Dan Farmer, head of computer security for ISP EarthLink, was the American Civil Liberties Union's final witness in its First Amendment challenge to block enforcement of the Child Online Protection Act (COPA).
The law makes it a crime for commercial Web sites to give minors access to "harmful material," essentially sexually explicit content that has no social value. Sites can avoid facing up to $50,000 in fines and six months in prison if they check the age of each visitor who tries to access such content.
However, Farmer said most age verification systems are ineffective--including credit cards, the most prevalent form of ID suggested under the law. His testimony strikes at the heart of the Justice Department's (DOJ) defense of COPA, which was signed by President Clinton in October as part of a large spending bill.
"There is no method right now that proves the age of anyone on the Net," said Farmer, who is considered an expert in his field.
In cross-examining other ACLU witnesses, the government has alluded to the boom in online holiday shopping as proof that consumers are willing to use credit cards on the Net. Justice also has argued in legal briefs that sites will not be targeted under the law if they attempt to bar minors from viewing adult-oriented content, such as teasers of nude women on many entertainment Web sites.
But the plaintiff group of 17 online content providers, merchants, and other sites say they are not pornographers but still are affected by the law. They argue that asking for personal information before granting access to content will encourage visitors to turn away from the sites. The result would be fewer eyeballs for advertisers, witnesses have argued.
The ACLU, the Electronic Privacy Information Center, the Electronic Frontier Foundation, and others are asking U.S District Judge Lowell Reed, who temporarily halted the law in November, to grant a preliminary injunction against it on grounds that it violates online content providers' right to free speech. Even if the plaintiffs prevail in this hearing, the case could still go on to a permanent injunction trial or be appealed. If they lose, the law is set to go into effect February 1.
Farmer's role, however, was not to talk about the economic effects of COPA, but rather the feasibility of authenticating Net surfers' ages. Methods suggested by the law include digital signatures, adult personal ID numbers, and credit cards.
"All the methods used narrow down to one thing: credit cards," he testified. "You can legitimately have a credit card and be under 17 years of age. Credit cards were not designed to be age identifiers."
If online publishers began accepting credit cards from everyone who entered a site, they would have to store that information. Farmer was doubtful all that sensitive data would be adequately safeguarded.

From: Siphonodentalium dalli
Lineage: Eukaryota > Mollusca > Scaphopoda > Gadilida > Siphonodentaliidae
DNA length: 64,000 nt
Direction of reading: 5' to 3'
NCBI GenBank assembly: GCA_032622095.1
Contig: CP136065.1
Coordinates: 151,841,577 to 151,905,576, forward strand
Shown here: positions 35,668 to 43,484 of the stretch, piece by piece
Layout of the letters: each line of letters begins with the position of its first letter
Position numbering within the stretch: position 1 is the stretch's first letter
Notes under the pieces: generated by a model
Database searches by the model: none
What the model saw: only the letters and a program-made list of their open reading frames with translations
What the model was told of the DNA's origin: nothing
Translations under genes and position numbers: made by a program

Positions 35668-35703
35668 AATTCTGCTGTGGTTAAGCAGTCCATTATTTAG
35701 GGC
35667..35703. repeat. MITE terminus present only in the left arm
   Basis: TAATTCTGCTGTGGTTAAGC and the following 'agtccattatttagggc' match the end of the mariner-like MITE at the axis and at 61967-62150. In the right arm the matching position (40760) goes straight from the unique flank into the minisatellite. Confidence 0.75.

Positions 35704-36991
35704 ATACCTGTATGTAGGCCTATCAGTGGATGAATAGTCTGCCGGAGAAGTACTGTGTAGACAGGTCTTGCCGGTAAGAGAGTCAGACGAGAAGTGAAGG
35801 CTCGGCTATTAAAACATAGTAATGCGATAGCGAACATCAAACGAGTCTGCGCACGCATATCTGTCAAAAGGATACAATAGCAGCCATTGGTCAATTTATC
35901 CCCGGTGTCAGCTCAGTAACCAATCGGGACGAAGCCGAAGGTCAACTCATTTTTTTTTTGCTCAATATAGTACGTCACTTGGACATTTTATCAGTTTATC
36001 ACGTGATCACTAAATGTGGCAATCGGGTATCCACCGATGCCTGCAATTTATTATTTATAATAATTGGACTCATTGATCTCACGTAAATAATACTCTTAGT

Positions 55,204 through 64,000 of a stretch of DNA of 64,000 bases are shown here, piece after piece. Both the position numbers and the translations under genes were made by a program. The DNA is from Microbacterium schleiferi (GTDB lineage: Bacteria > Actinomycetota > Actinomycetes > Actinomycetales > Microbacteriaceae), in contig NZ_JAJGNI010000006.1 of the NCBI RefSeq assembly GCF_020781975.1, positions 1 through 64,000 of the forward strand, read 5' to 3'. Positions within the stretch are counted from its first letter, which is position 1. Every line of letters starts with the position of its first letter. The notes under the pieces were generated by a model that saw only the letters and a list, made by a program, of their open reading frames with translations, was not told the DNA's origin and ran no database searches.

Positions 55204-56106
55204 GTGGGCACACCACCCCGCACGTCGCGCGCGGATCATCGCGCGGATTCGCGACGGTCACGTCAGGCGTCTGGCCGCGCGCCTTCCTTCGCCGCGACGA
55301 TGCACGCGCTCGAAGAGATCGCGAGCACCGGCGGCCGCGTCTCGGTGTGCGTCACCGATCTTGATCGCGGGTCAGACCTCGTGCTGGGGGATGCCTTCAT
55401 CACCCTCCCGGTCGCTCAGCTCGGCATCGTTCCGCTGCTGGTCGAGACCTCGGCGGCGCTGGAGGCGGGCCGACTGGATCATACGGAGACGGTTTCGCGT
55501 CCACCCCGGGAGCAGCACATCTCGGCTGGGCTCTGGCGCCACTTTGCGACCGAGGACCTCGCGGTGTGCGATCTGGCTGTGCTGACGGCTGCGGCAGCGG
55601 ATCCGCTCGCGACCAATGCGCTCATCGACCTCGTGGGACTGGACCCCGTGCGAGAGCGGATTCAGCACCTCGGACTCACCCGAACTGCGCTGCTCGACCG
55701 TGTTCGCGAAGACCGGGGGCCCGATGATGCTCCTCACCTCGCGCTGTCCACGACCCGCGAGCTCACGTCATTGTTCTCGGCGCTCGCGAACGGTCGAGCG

"Very few sites on the Net [practice good security]," he testified. "I investigated various systems. A little over two-thirds of systems were easily broken into."
The government asked Farmer a series of questions about the feasibility of Web publishers barring access to only parts of their sites and the effect of COPA on search engines if these sites redesigned. But the Justice Department's cross-examination by Jason Baron was cut short due to time and will resume tomorrow.
"You have your own search engine going," Judge Reed quipped.
Tomorrow the government opens its defense of COPA.
The Justice Department will call the following expert witnesses through Monday:
Dan Olsen, a professor of computer science at Brigham Young University, who will testify that the defenses laid out in COPA are technically and economically feasible.
Laith Alsarraf, president of Cybernet Ventures, which operates the online age-verification system AdultCheck. He will describe his company's and other systems.
Air Force special agent Damon Hecker, who will convey the breadth of sexually explicit content available via commercial Web sites.
Brian Blonder, a partner at PricewaterhouseCoopers, who will testify about the plaintiffs' claim thatCOPA will harm them financially.
Blonder's testimony is at the center of a debate over whether the judge will have to lock the public out of parts of the hearing.
Some of the companies testifying against COPA have submitted financial statements and other potential trade secrets during depositions. The DOJ would like to challenge some the assertions in open court via Blonder's testimony and by cross-examining testimony or depositions by David Talbot, editor of Salon Magazine; Norman Laurila, founder of A Different Light bookstore; and Mark Segal of the Philadelphia Gay News. The plaintiffs want companies' sensitive financial data under lock and key and the ACLU is fighting to protect their interests.
Some of the news agencies covering the trial, including USA Today, the Associated Press, MSNBC Interactive, the New York Times, and Wired News have retained an attorney who filed a motion to intervene on their behalf. The members of the media assert that the public has a "presumptive First Amendment right to access to these proceedings which is not outweighed by the plaintiffs' blanket allegations of concerns about purportedly confidential information."